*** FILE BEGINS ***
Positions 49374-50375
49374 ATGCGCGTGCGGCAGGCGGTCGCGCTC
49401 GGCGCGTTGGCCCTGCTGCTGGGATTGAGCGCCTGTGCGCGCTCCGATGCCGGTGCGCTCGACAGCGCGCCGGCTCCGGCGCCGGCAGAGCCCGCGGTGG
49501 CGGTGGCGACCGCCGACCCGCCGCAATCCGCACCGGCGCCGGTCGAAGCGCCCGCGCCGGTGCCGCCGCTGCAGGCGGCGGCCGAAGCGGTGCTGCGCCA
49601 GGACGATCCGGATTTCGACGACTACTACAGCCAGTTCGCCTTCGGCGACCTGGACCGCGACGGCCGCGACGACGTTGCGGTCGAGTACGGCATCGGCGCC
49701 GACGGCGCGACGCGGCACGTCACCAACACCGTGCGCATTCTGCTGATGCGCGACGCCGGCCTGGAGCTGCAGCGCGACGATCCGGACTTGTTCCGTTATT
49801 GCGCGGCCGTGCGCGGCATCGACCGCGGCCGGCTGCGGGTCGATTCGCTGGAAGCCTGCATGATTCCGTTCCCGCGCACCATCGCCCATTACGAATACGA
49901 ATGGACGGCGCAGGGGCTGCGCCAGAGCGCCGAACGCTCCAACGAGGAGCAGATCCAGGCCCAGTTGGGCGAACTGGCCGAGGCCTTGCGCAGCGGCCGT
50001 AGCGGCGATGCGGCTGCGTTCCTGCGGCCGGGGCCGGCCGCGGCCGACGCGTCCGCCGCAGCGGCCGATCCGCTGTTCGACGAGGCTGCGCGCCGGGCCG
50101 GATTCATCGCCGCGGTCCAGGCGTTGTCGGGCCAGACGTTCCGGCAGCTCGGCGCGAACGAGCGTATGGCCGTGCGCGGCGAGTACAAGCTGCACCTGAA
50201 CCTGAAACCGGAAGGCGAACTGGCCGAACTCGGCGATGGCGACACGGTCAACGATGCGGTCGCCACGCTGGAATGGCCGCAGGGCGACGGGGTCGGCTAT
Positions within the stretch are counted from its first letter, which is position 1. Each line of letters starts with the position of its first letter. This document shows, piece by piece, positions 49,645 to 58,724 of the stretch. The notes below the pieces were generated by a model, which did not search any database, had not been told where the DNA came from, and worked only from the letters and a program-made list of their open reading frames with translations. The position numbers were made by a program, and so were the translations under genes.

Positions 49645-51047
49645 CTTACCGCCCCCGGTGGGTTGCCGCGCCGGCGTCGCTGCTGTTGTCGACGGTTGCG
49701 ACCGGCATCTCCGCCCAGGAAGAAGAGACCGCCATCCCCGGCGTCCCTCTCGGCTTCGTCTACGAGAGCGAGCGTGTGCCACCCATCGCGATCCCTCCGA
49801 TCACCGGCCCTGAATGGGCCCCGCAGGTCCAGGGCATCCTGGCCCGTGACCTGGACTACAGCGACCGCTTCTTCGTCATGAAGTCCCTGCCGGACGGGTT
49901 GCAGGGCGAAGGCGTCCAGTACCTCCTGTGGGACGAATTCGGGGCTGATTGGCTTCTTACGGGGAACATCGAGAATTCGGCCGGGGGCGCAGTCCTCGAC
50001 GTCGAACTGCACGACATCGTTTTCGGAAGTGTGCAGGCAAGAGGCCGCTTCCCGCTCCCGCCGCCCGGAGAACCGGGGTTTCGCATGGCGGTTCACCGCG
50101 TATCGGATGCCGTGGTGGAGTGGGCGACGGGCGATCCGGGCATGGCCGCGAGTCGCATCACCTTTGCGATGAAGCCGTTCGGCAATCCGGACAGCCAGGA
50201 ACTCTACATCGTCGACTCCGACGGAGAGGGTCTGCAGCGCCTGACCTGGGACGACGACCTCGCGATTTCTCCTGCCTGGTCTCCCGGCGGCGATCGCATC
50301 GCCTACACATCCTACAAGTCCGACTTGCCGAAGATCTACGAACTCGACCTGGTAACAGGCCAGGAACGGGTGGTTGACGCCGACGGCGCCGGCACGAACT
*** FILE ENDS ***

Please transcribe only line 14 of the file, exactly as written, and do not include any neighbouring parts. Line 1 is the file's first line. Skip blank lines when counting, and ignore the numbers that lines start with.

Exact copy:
49645 CTTACCGCCCCCGGTGGGTTGCCGCGCCGGCGTCGCTGCTGTTGTCGACGGTTGCG